José Félix Costa

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In this paper we show that Shannon’s General Purpose Analog Computer (GPAC) is equivalent to a particular class of recursive functions over the reals with the flavour of Kleene’s classical recursive function theory. We first consider the GPAC and several of its extensions to show that all these models have drawbacks and we introduce an alternative(More)
Shannon's General Purpose Analog Computer (GPAC) is an elegant model of analog computation in continuous time. In this paper, we consider whether the set G of GPAC-computable functions is closed under iteration, that is, whether for any function f(x) 2 G there is a function F (x; t) 2 G such that F (x; t) = f (x) for non-negative integers t. We show that G(More)
We discuss combining physical experiments with machine computations and introduce a form of analogue-digital Turing machine. We examine in detail a case study where an experimental procedure based on Newtonian kinematics is combined with a class of Turing machines. Three forms of analogue-digital machine are studied, in which physical parameters can be set(More)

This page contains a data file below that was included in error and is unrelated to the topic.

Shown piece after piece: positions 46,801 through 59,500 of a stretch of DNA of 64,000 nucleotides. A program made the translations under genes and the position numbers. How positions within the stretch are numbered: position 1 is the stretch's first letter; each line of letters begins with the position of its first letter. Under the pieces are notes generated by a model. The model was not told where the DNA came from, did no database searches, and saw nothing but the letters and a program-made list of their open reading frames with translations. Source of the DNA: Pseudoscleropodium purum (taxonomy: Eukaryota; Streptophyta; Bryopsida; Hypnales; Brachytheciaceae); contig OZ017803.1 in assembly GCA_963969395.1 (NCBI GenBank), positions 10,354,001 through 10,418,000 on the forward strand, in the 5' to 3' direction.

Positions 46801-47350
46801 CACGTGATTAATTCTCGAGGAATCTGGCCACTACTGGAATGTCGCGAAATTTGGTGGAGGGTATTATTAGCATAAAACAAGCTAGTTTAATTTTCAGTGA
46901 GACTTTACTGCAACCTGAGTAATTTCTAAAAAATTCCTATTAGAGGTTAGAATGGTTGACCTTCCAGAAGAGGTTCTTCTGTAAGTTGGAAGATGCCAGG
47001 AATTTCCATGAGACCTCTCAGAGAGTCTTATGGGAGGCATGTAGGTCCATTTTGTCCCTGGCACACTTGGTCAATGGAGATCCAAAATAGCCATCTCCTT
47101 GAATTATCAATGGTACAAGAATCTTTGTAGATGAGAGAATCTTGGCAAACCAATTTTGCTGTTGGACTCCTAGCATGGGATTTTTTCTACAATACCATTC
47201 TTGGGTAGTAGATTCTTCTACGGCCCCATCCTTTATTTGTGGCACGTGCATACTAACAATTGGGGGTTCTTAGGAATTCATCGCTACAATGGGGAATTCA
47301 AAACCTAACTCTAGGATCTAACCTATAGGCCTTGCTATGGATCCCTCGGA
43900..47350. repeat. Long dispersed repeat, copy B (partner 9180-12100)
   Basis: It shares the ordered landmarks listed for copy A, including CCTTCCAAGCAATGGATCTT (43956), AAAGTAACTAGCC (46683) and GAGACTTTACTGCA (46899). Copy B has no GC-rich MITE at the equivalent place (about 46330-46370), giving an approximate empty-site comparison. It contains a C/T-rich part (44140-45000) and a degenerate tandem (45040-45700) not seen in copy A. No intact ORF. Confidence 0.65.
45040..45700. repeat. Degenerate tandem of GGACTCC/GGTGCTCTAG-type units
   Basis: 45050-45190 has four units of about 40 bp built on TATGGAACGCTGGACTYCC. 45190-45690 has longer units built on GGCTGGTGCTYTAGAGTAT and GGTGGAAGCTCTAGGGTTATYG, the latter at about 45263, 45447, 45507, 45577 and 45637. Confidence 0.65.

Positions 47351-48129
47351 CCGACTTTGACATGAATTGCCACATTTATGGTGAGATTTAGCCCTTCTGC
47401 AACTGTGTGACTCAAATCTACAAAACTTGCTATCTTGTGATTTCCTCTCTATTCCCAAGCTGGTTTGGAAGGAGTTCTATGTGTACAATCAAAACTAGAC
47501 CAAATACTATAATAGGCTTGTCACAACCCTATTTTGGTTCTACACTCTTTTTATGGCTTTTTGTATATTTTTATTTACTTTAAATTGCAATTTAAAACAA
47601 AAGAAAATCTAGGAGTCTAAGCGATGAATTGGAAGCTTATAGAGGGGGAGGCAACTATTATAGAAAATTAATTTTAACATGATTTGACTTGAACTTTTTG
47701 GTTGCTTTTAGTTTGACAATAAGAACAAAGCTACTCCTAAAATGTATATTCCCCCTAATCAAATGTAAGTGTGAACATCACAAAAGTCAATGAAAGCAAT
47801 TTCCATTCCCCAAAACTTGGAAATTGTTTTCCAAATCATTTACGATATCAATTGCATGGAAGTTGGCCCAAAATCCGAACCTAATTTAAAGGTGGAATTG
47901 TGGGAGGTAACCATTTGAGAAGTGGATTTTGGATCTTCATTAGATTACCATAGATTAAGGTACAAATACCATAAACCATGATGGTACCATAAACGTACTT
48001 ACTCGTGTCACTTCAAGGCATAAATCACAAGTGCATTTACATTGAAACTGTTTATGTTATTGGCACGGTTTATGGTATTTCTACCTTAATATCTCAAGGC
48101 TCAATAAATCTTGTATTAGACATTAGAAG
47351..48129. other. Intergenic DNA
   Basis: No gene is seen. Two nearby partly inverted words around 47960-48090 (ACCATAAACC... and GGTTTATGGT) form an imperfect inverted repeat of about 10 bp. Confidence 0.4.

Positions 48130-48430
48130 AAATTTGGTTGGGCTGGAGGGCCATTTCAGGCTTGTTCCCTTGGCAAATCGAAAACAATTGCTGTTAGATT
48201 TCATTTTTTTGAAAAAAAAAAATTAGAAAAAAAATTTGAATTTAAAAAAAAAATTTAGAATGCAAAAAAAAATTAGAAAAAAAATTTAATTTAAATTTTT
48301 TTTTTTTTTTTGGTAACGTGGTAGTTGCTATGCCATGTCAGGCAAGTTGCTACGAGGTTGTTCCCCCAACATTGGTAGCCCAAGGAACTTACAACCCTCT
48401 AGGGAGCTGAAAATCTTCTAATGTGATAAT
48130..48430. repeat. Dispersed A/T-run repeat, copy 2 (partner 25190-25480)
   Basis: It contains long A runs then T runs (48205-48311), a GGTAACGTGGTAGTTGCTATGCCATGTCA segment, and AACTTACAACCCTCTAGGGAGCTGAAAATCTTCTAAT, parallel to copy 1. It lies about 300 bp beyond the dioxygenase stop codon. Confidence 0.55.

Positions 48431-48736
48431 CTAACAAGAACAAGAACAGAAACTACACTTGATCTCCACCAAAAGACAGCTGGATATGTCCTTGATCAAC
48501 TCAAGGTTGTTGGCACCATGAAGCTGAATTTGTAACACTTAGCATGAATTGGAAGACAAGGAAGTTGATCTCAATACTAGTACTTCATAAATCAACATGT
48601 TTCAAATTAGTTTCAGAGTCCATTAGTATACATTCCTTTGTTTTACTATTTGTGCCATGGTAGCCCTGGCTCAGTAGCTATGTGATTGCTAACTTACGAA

In the last years, recursive functions over the reals (Theoret. Comput. Sci. 162 (1996) 23) have been 9 considered, first as a model of analog computation, and second to obtain analog characterizations of classical computational complexity classes (Unconventional Models of Computation, UMC 2002, 11 Lecture Notes in Computer Science, Vol. 2509, Springer,(More)
The class of recursive functions over the reals, denoted by REC(R), was introduced by Cristopher Moore in his seminal paper written in 1995. Since then many subsequent investigations brought new results: the class REC(R) was put in relation with the class of functions generated by the General Purpose Analogue Computer of Claude Shannon; classical digital(More)
A categorial semantic domain for objects is presented in order to clarify both aggregation and specialization. Three kinds of specialization are discussed: (1) subtyping (specialization with no side effects and no non-monotonic overriding); (2) monotonic specialization (possibly with side effects but still only with monotonic overriding); and (3)(More)